Republicans name an African American as their party chairman
G.O.P. leaders acknowledge they have a lot of rebuilding to do in order to confront a Democratic Party which won 95 percent of the black vote in the presidential election.
In a historic move, the Republican National Committee has elected its first black chairman, Michael Steele. And with the White House now occupied by the nation’s first black president, Democrat Barack Obama, both major parties are under the guidance of African Americans – making Friday’s election at the RNC’s winter meeting in Washington doubly historic.Skip to next paragraph
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Republicans wanted “a new face, they want[ed] to show that there is change in the party,” said party activist Ann Stone, a Steele supporter.
Evident in Mr. Steele’s election was a desire to send a signal that the GOP has not given up on diversity and inclusion, especially after a presidential election in which 95 percent of African Americans voted Democratic.
Until last September, the runner-up for the national chairman’s job, South Carolina GOP chair Katon Dawson, belonged to a whites-only country club. Mr. Dawson had pushed the club from the inside to admit African-American members, but ultimately resigned his membership.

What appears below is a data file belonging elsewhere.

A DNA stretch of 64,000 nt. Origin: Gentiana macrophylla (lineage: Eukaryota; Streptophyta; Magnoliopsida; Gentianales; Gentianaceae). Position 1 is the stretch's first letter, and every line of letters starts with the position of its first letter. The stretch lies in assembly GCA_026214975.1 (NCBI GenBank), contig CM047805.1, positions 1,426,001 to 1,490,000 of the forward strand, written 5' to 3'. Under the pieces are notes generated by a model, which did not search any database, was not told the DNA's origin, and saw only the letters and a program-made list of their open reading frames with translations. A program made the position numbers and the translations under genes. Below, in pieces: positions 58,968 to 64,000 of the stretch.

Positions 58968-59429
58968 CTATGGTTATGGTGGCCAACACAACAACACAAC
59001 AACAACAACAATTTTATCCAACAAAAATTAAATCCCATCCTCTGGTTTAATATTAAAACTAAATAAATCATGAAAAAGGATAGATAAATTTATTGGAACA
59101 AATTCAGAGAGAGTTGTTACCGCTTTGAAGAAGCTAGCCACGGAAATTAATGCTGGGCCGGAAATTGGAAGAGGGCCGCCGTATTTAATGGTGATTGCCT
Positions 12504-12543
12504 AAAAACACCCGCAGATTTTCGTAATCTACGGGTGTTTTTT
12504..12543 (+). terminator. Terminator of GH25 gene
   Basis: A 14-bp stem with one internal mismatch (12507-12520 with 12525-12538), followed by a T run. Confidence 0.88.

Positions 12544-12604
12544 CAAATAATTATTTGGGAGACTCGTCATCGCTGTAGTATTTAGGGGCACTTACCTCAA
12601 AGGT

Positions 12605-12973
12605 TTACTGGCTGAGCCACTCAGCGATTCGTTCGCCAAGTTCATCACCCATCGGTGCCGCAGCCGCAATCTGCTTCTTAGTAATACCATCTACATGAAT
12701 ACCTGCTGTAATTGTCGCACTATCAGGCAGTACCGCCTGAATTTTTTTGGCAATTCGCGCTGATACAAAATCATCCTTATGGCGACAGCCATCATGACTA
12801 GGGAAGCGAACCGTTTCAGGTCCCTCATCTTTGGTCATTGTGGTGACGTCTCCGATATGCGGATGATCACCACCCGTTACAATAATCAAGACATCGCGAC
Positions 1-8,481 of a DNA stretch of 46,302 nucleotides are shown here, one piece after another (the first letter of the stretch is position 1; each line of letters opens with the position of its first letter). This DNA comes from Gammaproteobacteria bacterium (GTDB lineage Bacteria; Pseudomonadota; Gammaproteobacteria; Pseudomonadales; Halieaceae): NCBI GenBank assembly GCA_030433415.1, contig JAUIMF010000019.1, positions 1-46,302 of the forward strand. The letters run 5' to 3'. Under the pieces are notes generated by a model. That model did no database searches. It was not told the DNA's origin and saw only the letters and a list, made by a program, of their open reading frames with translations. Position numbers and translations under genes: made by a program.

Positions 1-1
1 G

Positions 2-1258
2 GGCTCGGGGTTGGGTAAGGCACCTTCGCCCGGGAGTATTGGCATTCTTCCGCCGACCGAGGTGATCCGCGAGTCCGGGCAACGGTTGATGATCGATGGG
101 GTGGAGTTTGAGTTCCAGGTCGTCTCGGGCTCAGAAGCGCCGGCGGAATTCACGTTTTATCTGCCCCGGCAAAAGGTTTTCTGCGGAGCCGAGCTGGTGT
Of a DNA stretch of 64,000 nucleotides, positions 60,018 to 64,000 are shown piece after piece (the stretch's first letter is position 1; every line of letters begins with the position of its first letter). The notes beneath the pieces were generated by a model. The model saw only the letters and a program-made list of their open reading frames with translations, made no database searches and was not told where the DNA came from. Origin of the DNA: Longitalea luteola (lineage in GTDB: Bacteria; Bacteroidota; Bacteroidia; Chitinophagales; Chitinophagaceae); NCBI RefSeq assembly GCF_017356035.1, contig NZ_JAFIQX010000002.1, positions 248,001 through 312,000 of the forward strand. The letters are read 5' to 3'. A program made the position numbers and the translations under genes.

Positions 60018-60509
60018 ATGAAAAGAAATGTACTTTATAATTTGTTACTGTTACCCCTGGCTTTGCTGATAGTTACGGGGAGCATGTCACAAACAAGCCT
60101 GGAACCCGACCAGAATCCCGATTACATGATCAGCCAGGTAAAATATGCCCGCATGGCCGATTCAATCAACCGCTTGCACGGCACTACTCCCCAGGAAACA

Steele was elected on the 6th ballot, in a hotly contested race that also included incumbent chairman Mike Duncan, Michigan chair Saul Anuzis, and former Ohio secretary of state Ken Blackwell, who is also African American. When Mr. Blackwell dropped out of the race after four rounds of balloting, he threw his support behind Steele – a move that drew gasps in the crowd, as the two men are not close.
After the first ballot, Mr. Duncan, the incumbent, led the field with 52 votes, but lacking a majority of the 168 voting committee members, additional ballots were held until a candidate won a majority. Steele won with 91 votes. Many members felt that a Duncan reelection would have sent a signal of party stagnation, especially given that the party’s two leaders in Congress, Rep. John Boehner of Ohio and Sen. Mitch McConnell of Kentucky, were both reelected to their leadership posts.